In this section we show the numerical solution of the model and discuss its economic intuition. To derive numerical solutions for our impulse control problem we apply the (multipoint) boundary value approach (Grass 2017). The idea is to solve a boundary value problem (BVP) based on the system dynamics given by the canonical system and update the according boundary conditions at impulse times. A continuation technique is used to continue and find solutions with different number of impulses. The objective values of such solutions are compared and the optimal solution is chosen. Moreover, the continuation alogrithm allows to continue a solution for every model data. Details about the numerical method, which was developed to solve such types of problems, are described in Grass (2017). Details about the application of the numerical method to our proposed model are found in Appendix C. First, we derive the optimal solution for investments depending on the distance D. Second, we plot the objective function evaluated at the optimal investment as a function of D and locate the maximum with respect to D.

We use the following initial conditions. The mean water level above bankfull as well as the flood protection are normalized to zero at the beginning of the planning period. The productive capital initially available for the firm is \(10^8\) $. The initial flooding probability is 0.001 per year according to Chahim et al. (2013). D is referred to a length measure, but scale free. Still, we can exemplify the minimum distance to the water with 5m. All the variables and their initial conditions are listed in Table 1. The parameters are displayed in Table 2. Many parameters (r, A, \(\alpha \), \(\alpha _K\), \(\delta _K\)) are chosen according to standard economic literature, and other parameters (\(\tau _k\), \(\alpha _P\)) are scaling factors. Most hydrology parameters \(\xi _H\), \(\alpha _D\), \(\alpha _F\) are defined in Viglione et al. (2014). Investment costs in flood protection \(\theta _1\), \(\theta _2\), \(\theta _2\) and natural water level rise \(\eta \) are introduced in e.g. Chahim et al. (2013) and Eijgenraam Carel (2016). We choose a shorter planning horizon T than (Chahim et al. 2013) to reflect a feasible life cycle time of a firm (Lumpkin and Dess 2001). The time discount of the salvage value \(\delta _S\) is given by \((1+\delta _L)^T=1+\delta _S\), where \(\delta _L\) denotes a standard yearly time preference rate. Note, r represents the interest rate of the capital market and is not necessarily equal to the individual time preference rate \(\delta _L\).

In addition to the the benchmark values we have also listed the values for sensitivity analysis described in the next sections. Note, that our numerical calculations are aimed to provide a qualitative analysis to understand feedbacks and mechanisms within a sociohydrological model of floodings.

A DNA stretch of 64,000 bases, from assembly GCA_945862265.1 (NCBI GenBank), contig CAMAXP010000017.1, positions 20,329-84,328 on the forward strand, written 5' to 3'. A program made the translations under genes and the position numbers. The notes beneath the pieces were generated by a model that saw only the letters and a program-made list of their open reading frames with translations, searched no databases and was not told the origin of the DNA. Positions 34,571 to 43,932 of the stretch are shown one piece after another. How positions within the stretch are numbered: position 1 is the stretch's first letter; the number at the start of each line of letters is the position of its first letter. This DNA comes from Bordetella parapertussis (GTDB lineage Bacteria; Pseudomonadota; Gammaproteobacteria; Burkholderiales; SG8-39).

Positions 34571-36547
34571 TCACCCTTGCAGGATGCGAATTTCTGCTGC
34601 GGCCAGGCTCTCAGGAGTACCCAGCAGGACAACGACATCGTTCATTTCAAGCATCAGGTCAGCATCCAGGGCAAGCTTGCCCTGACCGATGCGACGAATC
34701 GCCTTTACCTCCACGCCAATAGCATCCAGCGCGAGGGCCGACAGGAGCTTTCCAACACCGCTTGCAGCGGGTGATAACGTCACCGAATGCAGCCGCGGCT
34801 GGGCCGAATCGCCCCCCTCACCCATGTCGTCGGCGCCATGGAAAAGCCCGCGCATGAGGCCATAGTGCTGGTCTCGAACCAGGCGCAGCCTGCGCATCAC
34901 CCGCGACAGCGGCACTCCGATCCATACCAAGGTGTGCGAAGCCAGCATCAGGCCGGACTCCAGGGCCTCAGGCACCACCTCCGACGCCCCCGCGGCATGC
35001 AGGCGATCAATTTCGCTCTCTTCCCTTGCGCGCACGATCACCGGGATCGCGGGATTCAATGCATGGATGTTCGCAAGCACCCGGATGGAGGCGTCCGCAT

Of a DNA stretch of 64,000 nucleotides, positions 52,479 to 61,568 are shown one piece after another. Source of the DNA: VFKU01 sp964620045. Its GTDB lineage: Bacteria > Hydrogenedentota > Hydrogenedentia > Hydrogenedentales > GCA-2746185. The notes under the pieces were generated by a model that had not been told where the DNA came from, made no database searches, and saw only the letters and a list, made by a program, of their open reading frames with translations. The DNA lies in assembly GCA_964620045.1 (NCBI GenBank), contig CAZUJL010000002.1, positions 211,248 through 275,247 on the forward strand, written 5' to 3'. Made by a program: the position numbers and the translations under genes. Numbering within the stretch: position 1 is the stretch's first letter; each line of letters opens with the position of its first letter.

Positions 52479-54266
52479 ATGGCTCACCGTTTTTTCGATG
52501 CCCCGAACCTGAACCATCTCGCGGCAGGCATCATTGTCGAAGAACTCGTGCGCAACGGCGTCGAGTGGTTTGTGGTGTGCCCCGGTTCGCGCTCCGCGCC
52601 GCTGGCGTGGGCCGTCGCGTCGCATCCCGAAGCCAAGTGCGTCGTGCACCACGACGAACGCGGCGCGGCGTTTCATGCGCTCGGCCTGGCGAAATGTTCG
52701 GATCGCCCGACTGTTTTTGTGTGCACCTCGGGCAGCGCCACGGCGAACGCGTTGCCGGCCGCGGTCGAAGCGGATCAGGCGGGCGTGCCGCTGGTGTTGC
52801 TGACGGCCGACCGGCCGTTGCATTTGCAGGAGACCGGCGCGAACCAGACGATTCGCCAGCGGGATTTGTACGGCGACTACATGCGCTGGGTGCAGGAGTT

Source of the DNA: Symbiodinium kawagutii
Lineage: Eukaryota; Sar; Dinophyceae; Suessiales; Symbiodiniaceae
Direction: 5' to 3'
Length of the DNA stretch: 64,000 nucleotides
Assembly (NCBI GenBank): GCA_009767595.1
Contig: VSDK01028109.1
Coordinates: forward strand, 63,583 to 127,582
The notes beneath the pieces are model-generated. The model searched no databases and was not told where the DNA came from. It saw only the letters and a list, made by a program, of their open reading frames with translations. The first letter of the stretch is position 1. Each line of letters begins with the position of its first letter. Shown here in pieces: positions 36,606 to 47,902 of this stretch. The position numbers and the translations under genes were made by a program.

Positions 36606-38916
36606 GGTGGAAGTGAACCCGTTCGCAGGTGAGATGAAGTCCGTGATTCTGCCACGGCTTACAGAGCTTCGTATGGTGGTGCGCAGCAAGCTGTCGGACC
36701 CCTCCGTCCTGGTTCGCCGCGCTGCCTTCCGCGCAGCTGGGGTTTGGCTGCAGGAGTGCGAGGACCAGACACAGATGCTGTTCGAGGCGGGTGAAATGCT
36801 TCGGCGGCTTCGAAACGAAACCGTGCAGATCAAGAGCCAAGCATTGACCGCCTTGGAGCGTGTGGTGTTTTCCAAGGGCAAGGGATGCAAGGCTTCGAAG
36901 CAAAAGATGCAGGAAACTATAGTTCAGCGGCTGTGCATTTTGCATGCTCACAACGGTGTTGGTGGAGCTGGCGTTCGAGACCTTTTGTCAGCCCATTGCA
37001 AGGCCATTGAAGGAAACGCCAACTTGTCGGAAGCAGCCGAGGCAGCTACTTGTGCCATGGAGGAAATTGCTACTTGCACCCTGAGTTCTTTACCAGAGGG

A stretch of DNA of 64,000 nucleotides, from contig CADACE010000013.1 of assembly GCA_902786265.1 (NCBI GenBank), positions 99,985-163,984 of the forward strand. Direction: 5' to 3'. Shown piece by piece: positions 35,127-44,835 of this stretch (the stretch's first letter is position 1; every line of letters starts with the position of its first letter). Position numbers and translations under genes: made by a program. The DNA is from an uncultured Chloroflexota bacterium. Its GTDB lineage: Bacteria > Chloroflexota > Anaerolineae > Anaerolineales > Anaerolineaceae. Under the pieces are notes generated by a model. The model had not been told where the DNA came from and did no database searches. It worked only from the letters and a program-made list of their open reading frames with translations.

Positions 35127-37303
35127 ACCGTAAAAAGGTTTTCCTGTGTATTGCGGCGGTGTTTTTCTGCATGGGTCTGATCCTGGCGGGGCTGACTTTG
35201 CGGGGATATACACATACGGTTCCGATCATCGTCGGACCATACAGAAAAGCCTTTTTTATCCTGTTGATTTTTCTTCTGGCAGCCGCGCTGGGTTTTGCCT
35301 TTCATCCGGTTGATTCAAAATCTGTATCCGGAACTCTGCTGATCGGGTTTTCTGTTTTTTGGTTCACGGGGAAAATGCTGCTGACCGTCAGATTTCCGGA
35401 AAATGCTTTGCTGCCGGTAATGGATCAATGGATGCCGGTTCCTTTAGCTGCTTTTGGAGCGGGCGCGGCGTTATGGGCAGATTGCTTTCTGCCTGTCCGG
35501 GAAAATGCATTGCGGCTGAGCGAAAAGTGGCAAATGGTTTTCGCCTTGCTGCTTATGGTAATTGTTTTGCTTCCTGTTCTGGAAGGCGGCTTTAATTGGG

Table 1

Variables of the model

Variable

Interpretation

Unit

t

Time

[year]

K(t)

Productive capital

\(10^6\) $

D

Firm’s distance to water

\(10^2\)[m]

\(u_i\)

Height of \(i{\mathrm{th}}\) increase in flood protection measures

[cm]

H(t)

Level of flood protection

[cm]

\(\tau _i\)

Timing of \(i{\mathrm{th}}\) investment in flood defense

[year]

N

Number of investments i

[ ]

\(I_H(t)\)

Costs for investment in H(t)

\(10^6\) $

\(\pi _e(t)\)

Firm’s expected profit

\(10^6\) $

Y(t)

Firm’s output

\(10^6\) $

\(I_K(t)\)

Investment in physical capital

\(10^6\) $

\(C_F(t)\)

Total costs of flooding

\(10^6\) $

W(t)

Water level

[cm]

F(T)

Proportion of flooding damage

[0,1]

\(F_I(T)\)

Flood impact

[]

\(P_F(t)\)

Flooding probability

[1/year]

\(\lambda _K(t)\)

Shadow price of physical capital

\(10^6\) $

\(\lambda _H(t)\)

Shadow price of flood protection

\(10^6\) $

Initial values

Interpretation

Unit

Value

case

\(W_0\)

Initial water level

[cm]

0

 

\(K_0\)

Initial productive capital

\(10^6\) $

100

500

\(H_0\)

Initial flood protection

[cm]

0

200

\(P_0\)

Initial flooding probability

[1/year]

0.001

 
Table 2

Parameters of the model and their units of measurement

Parameter

Interpretation

Unit

Base case

Case study

\(D_0\)

Minimal distance to water

\(10^2\)[m]

0.05

 

T

End time of planning period

[year]

100

50,150

r

Interest rate

[1/year]

0.03

 

A

Technology

[ ]

1

 

\(\alpha \)

Output elasticity of physical capital

[0,1]

0.3

 

\(\alpha _K\)

Scale for expected investment in K(t)

[ ]

0.01

 

\(\tau _K\)

Scale for deterministic investment in K(t)

[ ]

0.01

 

\(\delta _K\)

Depreciation rate of K(t)

[1/year]

0.05

 

\(\theta _1\)

Fixed costs for investing in H(t)

\(10^6\) $

100

 

\(\theta _2\)

Linear costs for investing in H(t)

\(10^6\) $/cm

0.5

 

\(\theta _3\)

Exponential costs for investing in H(t)

[\(\ln (10^6\) $)/cm]

0.005

 

\({\tilde{\theta }}_1\)

Transformed fixed costs for investing in H(t)

\(10^6\) $